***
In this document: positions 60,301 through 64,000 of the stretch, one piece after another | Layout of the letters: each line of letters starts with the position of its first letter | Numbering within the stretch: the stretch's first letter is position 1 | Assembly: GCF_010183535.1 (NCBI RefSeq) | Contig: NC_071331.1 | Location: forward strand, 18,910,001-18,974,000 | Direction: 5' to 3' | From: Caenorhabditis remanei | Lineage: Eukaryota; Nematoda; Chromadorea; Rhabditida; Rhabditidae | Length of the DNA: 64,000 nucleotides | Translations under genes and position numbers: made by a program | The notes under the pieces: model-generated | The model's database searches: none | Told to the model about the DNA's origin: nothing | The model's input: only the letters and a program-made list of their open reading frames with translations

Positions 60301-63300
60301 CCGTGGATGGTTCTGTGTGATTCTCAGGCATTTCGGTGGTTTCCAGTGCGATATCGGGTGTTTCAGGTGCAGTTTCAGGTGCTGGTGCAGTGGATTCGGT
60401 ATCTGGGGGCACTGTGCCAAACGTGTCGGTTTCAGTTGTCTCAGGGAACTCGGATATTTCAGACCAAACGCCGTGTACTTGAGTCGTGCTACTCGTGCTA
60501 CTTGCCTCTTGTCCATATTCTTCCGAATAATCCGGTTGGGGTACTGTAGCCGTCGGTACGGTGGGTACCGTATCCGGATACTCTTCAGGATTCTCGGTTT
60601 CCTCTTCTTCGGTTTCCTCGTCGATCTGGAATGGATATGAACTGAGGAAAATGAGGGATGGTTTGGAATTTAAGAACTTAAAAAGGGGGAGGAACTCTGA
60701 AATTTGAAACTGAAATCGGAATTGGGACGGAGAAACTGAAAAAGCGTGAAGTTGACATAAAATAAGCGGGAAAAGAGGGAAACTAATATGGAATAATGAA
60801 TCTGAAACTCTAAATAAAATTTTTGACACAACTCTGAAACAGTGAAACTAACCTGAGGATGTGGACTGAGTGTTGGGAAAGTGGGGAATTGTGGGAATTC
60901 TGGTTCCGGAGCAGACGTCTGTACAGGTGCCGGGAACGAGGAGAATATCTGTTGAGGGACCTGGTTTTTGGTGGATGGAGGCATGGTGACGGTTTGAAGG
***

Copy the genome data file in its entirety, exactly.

In this document: positions 60,301 through 64,000 of the stretch, one piece after another | Layout of the letters: each line of letters starts with the position of its first letter | Numbering within the stretch: the stretch's first letter is position 1 | Assembly: GCF_010183535.1 (NCBI RefSeq) | Contig: NC_071331.1 | Location: forward strand, 18,910,001-18,974,000 | Direction: 5' to 3' | From: Caenorhabditis remanei | Lineage: Eukaryota; Nematoda; Chromadorea; Rhabditida; Rhabditidae | Length of the DNA: 64,000 nucleotides | Translations under genes and position numbers: made by a program | The notes under the pieces: model-generated | The model's database searches: none | Told to the model about the DNA's origin: nothing | The model's input: only the letters and a program-made list of their open reading frames with translations

Positions 60301-63300
60301 CCGTGGATGGTTCTGTGTGATTCTCAGGCATTTCGGTGGTTTCCAGTGCGATATCGGGTGTTTCAGGTGCAGTTTCAGGTGCTGGTGCAGTGGATTCGGT
60401 ATCTGGGGGCACTGTGCCAAACGTGTCGGTTTCAGTTGTCTCAGGGAACTCGGATATTTCAGACCAAACGCCGTGTACTTGAGTCGTGCTACTCGTGCTA
60501 CTTGCCTCTTGTCCATATTCTTCCGAATAATCCGGTTGGGGTACTGTAGCCGTCGGTACGGTGGGTACCGTATCCGGATACTCTTCAGGATTCTCGGTTT
60601 CCTCTTCTTCGGTTTCCTCGTCGATCTGGAATGGATATGAACTGAGGAAAATGAGGGATGGTTTGGAATTTAAGAACTTAAAAAGGGGGAGGAACTCTGA
60701 AATTTGAAACTGAAATCGGAATTGGGACGGAGAAACTGAAAAAGCGTGAAGTTGACATAAAATAAGCGGGAAAAGAGGGAAACTAATATGGAATAATGAA
60801 TCTGAAACTCTAAATAAAATTTTTGACACAACTCTGAAACAGTGAAACTAACCTGAGGATGTGGACTGAGTGTTGGGAAAGTGGGGAATTGTGGGAATTC
60901 TGGTTCCGGAGCAGACGTCTGTACAGGTGCCGGGAACGAGGAGAATATCTGTTGAGGGACCTGGTTTTTGGTGGATGGAGGCATGGTGACGGTTTGAAGG